Recently we have seen a lot of news circulating about the sharp increase in R&D tax enquiries due to HMRC scrutinising R&D tax credit claims more closely.
We wanted to clear up a few things about this topic, give you our perspective on it and give you some useful tips on how to avoid an enquiry regardless of how closely your claim is scrutinised.
What exactly is an R&D tax credit enquiry?
An R&D Tax Credits enquiry happens when HMRC disputes your R&D tax claim or requests clarification on parts of your claim after reviewing it. Enquiries can range in severity. In their mildest and most common form, HMRC will ask you to provide more evidence or data to support the quantum of your claim. On the other end of the spectrum an enquiry can question whether your work even qualifies as R&D under the tax legislation. In such a case HMRC could reject your claim outright, adding penalties for carelessness, and further add retrospective penalties of up to 30% on previous R&D tax claims, requesting a payment of the historical claims with interest, by which time the claimed funds may have been long spent.
Has there actually been an increase in R&D tax enquiries?
There seems to be some credible data that suggests that there has in fact been a sharp increase in the number of enquiries over the past year or so. However, before you race off to call an urgent meeting with your accountant, keep in mind that so far, the evidence of an increase in enquiries has been focused on RDEC claims – the R&D tax scheme that applies to companies with over 500 staff or that have a turnover of over 100 million euros per year or that have over 75 million euros on their balance sheet.
If you are claiming (or you are thinking of claiming) under the RDEC scheme and you’re concerned about a potential enquiry, contact us. We’ll review your position and advise you on the best way forward without any obligation.
We have also heard and seen some comments that this shift in HMRC’s review policy has started to affect claims made by smaller companies (through the SME scheme). Our position on this is that we have not yet seen any evidence of this but we would expect HMRC to focus on different sizes of companies, sectors, and geographical areas at different times as part of their risk management process.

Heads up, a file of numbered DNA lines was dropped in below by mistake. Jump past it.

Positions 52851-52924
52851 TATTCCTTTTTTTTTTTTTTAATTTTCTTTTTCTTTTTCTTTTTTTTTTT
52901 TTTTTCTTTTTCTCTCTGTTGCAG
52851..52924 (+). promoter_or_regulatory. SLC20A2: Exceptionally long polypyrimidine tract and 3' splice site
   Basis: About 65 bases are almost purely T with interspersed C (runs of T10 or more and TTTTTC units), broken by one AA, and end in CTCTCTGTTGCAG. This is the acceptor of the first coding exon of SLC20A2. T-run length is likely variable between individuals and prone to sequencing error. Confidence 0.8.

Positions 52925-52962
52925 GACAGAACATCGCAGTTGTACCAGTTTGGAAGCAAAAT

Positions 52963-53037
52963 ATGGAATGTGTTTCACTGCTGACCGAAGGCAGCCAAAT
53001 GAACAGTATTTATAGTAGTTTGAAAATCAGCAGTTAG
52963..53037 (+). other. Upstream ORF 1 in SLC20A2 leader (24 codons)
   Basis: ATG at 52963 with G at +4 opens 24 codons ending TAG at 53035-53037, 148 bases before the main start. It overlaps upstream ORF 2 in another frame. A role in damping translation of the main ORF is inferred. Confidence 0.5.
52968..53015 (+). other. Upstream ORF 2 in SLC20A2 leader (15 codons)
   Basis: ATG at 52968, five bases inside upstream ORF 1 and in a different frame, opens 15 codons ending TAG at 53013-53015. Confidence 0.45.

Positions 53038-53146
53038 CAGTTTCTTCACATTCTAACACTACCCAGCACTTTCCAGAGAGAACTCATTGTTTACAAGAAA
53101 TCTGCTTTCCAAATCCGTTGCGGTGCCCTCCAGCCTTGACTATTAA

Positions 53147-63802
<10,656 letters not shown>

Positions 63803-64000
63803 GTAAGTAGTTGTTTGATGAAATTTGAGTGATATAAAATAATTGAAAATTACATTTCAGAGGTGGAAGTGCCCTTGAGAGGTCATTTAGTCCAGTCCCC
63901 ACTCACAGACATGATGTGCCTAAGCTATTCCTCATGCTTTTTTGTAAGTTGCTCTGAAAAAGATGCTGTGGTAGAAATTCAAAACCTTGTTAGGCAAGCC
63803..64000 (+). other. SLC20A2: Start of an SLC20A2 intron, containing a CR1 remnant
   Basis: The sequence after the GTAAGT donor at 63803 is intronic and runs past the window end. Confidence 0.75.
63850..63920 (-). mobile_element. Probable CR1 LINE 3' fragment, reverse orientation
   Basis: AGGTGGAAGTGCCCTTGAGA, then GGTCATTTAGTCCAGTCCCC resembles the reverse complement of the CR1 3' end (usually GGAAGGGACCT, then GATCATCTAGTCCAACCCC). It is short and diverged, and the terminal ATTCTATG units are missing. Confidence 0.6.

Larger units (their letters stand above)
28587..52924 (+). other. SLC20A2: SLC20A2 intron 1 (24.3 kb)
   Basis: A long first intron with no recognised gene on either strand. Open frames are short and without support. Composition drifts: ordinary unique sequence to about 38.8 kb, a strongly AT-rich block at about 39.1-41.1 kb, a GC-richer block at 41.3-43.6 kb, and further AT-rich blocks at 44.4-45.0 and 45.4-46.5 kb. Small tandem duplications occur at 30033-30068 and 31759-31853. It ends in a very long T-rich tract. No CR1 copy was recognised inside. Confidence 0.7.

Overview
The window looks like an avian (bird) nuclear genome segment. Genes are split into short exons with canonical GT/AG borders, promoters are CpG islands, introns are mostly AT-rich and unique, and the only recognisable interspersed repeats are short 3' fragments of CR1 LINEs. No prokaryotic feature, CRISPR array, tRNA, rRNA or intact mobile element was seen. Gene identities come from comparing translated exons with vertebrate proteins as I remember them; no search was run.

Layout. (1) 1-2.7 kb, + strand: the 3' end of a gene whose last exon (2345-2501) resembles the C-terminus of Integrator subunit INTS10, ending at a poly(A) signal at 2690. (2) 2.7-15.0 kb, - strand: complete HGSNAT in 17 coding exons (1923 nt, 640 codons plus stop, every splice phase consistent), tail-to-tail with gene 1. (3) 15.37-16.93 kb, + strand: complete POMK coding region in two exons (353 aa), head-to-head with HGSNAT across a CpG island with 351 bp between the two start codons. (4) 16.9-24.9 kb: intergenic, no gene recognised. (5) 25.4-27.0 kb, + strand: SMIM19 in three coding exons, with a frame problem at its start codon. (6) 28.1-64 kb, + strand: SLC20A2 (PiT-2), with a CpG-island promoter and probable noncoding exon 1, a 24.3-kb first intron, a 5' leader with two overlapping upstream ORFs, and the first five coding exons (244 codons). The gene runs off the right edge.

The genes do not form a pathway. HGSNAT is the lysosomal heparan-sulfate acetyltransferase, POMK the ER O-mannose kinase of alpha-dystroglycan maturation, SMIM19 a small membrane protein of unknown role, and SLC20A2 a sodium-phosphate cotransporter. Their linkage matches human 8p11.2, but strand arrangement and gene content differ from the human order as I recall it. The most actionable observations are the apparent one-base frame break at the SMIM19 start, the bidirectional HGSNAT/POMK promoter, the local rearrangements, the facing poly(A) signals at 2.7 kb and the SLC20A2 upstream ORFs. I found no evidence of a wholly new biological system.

The fact is, if your R&D tax credit claim has been prepared according to the legislative criteria, is backed up by accurate data and is accompanied by appropriate supporting documentation, then it will hold up regardless of how carefully it is scrutinised. In fact, our own claims process has resulted in our enquiry rate across all types of claims to 0.2% (i.e. 1/5 of 1%) and our success rate for claiming has remained 100% since 2009.
If your claim is complex or you think it may be ‘borderline’ in terms of eligibility, contact us to get second opinion on the strength of your claim. We are just as likely to identify areas in your claim that need to be strengthened as we are to uncover opportunities to increase its value.
How to avoid an R&D tax claim enquiry
- Provide supporting documentation that includes an accurate narrative that demonstrates why the work being claimed for meets the definition of R&D for tax purposes. Ensure that the start and end of the project are included.
- Ensure the technical staff who worked on the qualifying projects are the ones who make judgements about the claim and are involved in documenting or reviewing the sections of the claim where their work is featured.
- Data should be accurate and verifiable through an audit trail.
- Technical and operational details should also be verifiable as best as possible.
- Follow best practices for collecting R&D claim data. In the event of an enquiry, contemporaneous evidence is always helpful.
NB: Because every claim is unique, there is no way to give detailed guidance that will be relevant to everyone. If in any doubt about your claim, contact one of our team for advice, at no obligation to you.
Is closer scrutiny by HMRC a good or bad thing?
It may seem counter-intuitive, but we believe increased scrutiny to be a positive development. Removing careless, invalid and inaccurate claims will mean the government will have less reason to reduce the R&D tax benefit to eligible companies in future and encourage genuine R&D performers to keep claiming.
If your R&D claim is prepared properly, it will stand up to close scrutiny and the chances of an enquiry will be kept to a minimum, regardless of your company’s size or sector.
For advice on a current or future claim or if you need help with defending a claim that is being disputed by HMRC, contact one of our team for obligation-free advice.